WHN TIP: Keep Copies

Again, store copies of all paperwork in your folder, you may need to refer to it later. Keep copies of receipts and financial notes with your accident info, but in its own envelope in the folder.

The Car

  1. Do not have your car repaired until an attorney or insurance representative has inspected the car.
    • Confirm next steps with your insurance agency.
    • Get an estimate for full repairs and replacement of all damage from the repair shop recommended by your insurance company. You may also get your own estimate, but your insurance company must approve it.

    WHN TIP: Totaled

    If the total cost to repair your car exceeds a certain percentage of the insurance company’s estimates of its worth, you car is considered a total loss or "totaled". Instead of covering the cost of repairs, the insurance company will pay you the car’s actual cash value, minus any deductible you have with your coverage.

  2. Keep the receipts and bids.
  3. All of this information should be recorded in your file.

WHN TIP: The Value of Your Car

The insurance company will make an offer of the value of your car. Be sure to do your research first before accepting. Look up the value of your car online on at least three different sites and check the Kelley Blue Book as well. Present this information to your insurance company.

Don't Have Insurance

  1. Keep the police case number with you at all times.
  2. Consider another mode of transportation until your car has been repaired or you get a new car.

The Car

  1. With no insurance, repairing your car is up to you (financially and who repairs it).
  2. If you retain an attorney, do not have your car repaired until the attorney inspects the car. Confirm next steps with your attorney.
  3. Get an estimate for full repairs and replacement of all damage, etc. from the repair shop you or you and your attorney agree upon.
  4. Keep the receipts. You may be able to deduct the expenses on your income tax return, consult a tax accountant about this.
  5. All of this information and process should be recorded in your fire file.

Injuries

Injury Diary

An injury diary might be useful for insurance and legal purposes - ask your agent or lawyer for further advice on how to keep an accurate account of your recovery.

  1. Date every entry you make — if you make several entries for one day, add the time of the entry.
    Your diary should contain:
    • Information and descriptions of your injuries.
    • A pain scale. Rate your injuries on a daily/hourly basis. For instance, no pain = 0 and excruciating pain = 10.
    • Information about how your injuries are affecting your ability to work (job performance), as well as any social and family events that you are unable to attend or participate in because of your injuries.
    • Detailed effects of your injuries on your normal daily routine.
    • Consider taking photographs of your injuries. Photos can help your claim and your case.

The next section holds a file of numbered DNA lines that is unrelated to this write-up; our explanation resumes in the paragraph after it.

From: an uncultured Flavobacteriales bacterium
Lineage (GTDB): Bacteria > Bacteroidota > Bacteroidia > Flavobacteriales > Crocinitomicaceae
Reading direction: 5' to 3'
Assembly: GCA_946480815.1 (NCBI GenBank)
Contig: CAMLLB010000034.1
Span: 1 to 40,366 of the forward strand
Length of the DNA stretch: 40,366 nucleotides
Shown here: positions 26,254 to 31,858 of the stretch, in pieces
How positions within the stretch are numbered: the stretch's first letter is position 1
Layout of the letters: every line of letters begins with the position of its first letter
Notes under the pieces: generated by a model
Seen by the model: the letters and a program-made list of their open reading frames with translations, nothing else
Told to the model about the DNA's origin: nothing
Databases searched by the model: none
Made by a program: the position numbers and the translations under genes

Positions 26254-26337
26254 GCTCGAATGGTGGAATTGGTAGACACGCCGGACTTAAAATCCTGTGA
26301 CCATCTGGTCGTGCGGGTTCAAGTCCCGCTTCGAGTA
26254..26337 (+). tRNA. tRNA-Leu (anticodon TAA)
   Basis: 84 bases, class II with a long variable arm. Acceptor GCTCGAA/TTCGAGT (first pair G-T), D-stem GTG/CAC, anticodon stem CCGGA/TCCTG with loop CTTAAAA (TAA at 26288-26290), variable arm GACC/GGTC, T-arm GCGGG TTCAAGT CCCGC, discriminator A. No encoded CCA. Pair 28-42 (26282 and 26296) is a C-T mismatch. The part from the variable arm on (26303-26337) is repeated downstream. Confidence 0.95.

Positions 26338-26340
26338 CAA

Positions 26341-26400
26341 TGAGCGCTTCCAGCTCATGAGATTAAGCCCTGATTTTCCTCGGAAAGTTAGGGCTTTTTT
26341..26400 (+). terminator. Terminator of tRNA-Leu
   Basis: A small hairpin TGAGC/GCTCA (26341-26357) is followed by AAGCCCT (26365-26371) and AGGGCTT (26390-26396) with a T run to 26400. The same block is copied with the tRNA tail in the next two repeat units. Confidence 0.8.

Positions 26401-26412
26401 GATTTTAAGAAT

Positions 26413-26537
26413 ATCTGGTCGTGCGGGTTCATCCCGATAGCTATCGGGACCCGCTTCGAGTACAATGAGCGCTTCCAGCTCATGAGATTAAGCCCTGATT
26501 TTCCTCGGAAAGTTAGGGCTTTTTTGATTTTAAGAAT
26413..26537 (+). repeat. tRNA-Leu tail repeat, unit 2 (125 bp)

• Request a copy of the official police report for your medical records.

Doctor Visits

WHN TIP: Keep a Detailed Record

Ask your doctor’s office to start a personal injury subfolder for you. Tell them all visits should be filed in this folder until further notice. This allows you to submit claims to your car insurance, rather than your medical insurance. The doctor’s office may need to copy your car insurance card.

  1. If appropriate, ask your doctor to write a letter to your insurance company explaining the findings of your examination and prescribing further care.
  2. Bring your fire file each time you see the doctor, and add the following information:
    • Doctor’s name
    • Specialty
    • Practice/hospital
    • Date seen
    • Diagnosis/care given
    • Next steps/appointment
    • Note recovery efforts as well, including time spent in physical therapy or other treatment.

    WHN TIP: Handy Form

    Print and take your "Tracking Form" with you. This way you can track each appointment and your progress. Fill out the form and add it to your accident file after each appointment.

  3. If appropriate, ask your doctor to write a letter to your insurance company explaining the findings of your examination and prescribing further care.

WHN TIP: Print This Out!

Print this out and place it in the car, so you will have it with you next time you drive.

Additional Information

Remember ...

The information provided here is not meant to be a substitute for professional legal or medical advice. These tips are from first responders, lawyers, insurance agents and people who have shared real-life advice; always check with a doctor, lawyer or appropriate professional you trust before making any legal or health-related decisions.

Thank you ...

A special thank you to the industry professionals, lawyers, insurance agents, first responders and people who gave us their time, insight and real-life advice.